But so do many other Vanguard policies. Using multiple managers rather than a single manager improves relative predictability. Running plain-vanilla bond funds that eschew exotic bonds and complex strategies improves relative predictability. Creating funds with tightly defined mandates improves relative predictability. Temporarily closing popular funds that are attracting hot money makes for a savvier investor base, which improves relative predictability.
In short, Vanguard was built to deliver relative predictability. It does that task better than any other fund company. As a result, it has become the world's largest fund company, in a runaway. Has Vanguard's cost advantage helped it to the pole position? Without a doubt. Would Vanguard be the market leader if it offered similarly cheap funds that were relatively unpredictable? No chance.
The rest of the industry is gradually catching on. The other major fund providers increasingly are offering index funds; replacing their star managers with management teams; and reducing their funds' idiosyncrasies through strict internal risk controls. Citing the value of independent thinking by promoting the virtues of a high Active Share may be all the rage in fund marketing, but when it comes to running the actual money, the industry has never been more cautious. Better to deliver no surprise at all than to deliver two good surprises, followed by a bad one.
The same may also be said for the trend in financial advice. During the past 30 years, leading advisors have moved from being stock (and bond) pickers to fund selectors to portfolio builders. The first approach promised high advisor skill in identifying market outperformers, the second implied moderate skill, and the third often promises no skill whatsoever. The result is improved relative predictability from financial advisors. After all, if the client does not believe that the advisor can beat the market, the client will not be disappointed if the portfolio fails to do so.
As I've written elsewhere, textbook definitions of investment risk are woefully inadequate. No greater example exists than the lack of discussion about relative predictability. Quite literally, there are more direct matches for a Google search of Justin + Bieber + Mars (per rumors, he is considering an interstellar concert) than of relative + predictability + investing. Perhaps this column will raise the tally to even.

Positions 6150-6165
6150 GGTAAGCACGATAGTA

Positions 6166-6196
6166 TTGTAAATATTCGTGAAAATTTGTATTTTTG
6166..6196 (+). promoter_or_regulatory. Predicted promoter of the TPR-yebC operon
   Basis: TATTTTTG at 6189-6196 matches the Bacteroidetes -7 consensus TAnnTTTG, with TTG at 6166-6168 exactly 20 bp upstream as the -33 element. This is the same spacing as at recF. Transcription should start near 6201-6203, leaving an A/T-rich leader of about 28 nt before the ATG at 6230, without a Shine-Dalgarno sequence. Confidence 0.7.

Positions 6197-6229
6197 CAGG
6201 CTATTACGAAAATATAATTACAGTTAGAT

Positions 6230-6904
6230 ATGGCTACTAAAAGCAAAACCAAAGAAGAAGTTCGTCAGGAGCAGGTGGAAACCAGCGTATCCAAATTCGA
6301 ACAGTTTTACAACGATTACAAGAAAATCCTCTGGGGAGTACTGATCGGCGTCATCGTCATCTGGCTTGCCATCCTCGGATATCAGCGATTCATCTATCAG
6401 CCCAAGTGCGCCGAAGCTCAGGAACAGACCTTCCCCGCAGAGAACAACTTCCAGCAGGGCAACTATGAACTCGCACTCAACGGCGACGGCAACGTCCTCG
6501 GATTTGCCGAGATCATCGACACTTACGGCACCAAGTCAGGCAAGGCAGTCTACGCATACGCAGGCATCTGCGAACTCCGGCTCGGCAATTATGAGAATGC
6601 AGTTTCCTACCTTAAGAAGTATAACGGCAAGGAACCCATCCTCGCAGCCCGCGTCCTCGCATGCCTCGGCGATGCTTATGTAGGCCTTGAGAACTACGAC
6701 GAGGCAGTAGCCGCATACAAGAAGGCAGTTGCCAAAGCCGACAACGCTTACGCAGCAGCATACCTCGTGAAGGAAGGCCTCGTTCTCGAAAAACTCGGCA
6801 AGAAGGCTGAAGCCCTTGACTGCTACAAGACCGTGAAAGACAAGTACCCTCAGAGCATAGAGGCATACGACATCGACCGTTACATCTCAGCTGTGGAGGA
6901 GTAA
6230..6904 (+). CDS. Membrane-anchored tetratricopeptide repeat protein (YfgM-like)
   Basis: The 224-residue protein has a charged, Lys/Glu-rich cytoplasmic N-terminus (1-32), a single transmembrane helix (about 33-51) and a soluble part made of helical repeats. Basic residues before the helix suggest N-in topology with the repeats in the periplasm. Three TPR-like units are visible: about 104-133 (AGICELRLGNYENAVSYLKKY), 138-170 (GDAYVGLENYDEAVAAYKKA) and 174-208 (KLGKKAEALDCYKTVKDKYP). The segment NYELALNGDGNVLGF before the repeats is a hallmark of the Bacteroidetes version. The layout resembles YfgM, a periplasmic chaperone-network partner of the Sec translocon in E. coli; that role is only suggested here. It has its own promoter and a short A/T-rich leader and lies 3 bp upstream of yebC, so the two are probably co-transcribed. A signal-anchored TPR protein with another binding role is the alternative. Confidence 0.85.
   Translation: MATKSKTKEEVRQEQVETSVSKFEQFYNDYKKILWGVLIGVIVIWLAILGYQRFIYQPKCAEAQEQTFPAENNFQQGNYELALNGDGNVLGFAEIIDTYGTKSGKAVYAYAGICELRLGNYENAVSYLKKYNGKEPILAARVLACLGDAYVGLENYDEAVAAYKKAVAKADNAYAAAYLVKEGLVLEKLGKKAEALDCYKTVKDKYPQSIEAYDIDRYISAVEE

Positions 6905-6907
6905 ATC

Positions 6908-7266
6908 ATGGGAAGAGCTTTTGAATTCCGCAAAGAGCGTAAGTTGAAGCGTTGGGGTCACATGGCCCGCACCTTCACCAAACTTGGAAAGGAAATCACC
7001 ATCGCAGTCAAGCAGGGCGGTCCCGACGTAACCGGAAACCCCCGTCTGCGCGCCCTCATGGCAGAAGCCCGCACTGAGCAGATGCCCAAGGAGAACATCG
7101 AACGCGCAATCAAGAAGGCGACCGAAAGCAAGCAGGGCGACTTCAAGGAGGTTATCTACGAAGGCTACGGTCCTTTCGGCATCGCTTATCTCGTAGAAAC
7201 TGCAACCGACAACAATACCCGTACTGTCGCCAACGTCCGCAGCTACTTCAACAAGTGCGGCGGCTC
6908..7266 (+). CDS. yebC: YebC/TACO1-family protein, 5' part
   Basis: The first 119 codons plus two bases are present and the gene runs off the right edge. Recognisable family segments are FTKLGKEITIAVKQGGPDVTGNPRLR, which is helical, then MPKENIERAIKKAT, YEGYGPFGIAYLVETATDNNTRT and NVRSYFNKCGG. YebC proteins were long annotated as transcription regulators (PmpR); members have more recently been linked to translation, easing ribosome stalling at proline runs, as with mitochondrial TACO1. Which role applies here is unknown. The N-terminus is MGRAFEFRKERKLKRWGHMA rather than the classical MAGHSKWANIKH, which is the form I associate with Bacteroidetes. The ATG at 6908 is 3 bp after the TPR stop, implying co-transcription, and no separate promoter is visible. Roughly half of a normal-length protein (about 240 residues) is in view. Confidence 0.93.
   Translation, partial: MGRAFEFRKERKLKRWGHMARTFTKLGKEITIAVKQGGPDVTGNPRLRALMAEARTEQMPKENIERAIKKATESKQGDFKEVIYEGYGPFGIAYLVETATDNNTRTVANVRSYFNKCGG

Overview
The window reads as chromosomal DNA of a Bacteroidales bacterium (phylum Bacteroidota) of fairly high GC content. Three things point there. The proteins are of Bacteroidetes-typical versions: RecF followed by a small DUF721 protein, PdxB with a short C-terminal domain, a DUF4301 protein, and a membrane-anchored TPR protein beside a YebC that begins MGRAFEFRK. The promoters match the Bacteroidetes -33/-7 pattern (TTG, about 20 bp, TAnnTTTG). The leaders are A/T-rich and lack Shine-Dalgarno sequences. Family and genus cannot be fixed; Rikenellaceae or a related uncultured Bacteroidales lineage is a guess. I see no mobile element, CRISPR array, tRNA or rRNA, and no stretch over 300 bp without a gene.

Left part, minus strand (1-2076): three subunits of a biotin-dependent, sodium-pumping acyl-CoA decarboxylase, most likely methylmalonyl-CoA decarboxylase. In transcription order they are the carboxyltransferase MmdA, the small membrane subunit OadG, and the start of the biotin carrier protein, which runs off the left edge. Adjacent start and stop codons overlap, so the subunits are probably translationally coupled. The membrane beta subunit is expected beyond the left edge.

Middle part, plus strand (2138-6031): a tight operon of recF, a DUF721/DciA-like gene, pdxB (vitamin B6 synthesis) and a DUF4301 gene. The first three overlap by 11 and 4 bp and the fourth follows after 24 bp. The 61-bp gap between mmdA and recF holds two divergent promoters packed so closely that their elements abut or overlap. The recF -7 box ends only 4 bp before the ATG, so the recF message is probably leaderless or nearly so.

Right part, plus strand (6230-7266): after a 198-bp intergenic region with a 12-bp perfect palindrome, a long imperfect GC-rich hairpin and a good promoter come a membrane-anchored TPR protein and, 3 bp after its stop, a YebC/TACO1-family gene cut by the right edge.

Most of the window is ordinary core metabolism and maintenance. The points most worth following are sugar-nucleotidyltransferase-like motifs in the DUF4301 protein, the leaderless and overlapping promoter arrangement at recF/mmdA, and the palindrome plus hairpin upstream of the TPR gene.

RIP, 130/30 Funds
Per a recent article, there are no longer any funds with "130/30" in their name. (There are still a couple of funds left that follow that strategy, but they've changed their names and gone into hiding.) Only a few short years ago, 130/30 funds were all the rage. But they failed, miserably, at the task of relative predictability.
The expected performance for these funds was clear: Being 130% long in stocks and 30% short, and therefore 100% long as a net position, they would on average perform as the overall stock market, minus their (usually high) expenses. But that wasn't how they were marketed. They were sold as "alternative" funds that would behave unlike traditional stock funds. Indeed, Morningstar was lobbied to create a new 130/30 fund category to accommodate the group.
Bowing to the inevitability of investment mathematics, 130/30 funds behaved as if they were 100% net in stocks (imagine that!), thereby disappointing their shareholders, thereby leading to bad feelings, redemptions, and, before long, mass extinction. Once again, neither standard deviations nor tracking error tell the tale. These dinosaurs expired because they were relatively unpredictable.
(Russ Kinnel called this category's demise, or at least failure to ever become meaningful, way back in 2008.)
Another lesson: On occasion, being "behind the times" in not creating a new category for funds means being ahead of the times. This principle, however, is generally unappreciated by fund marketers.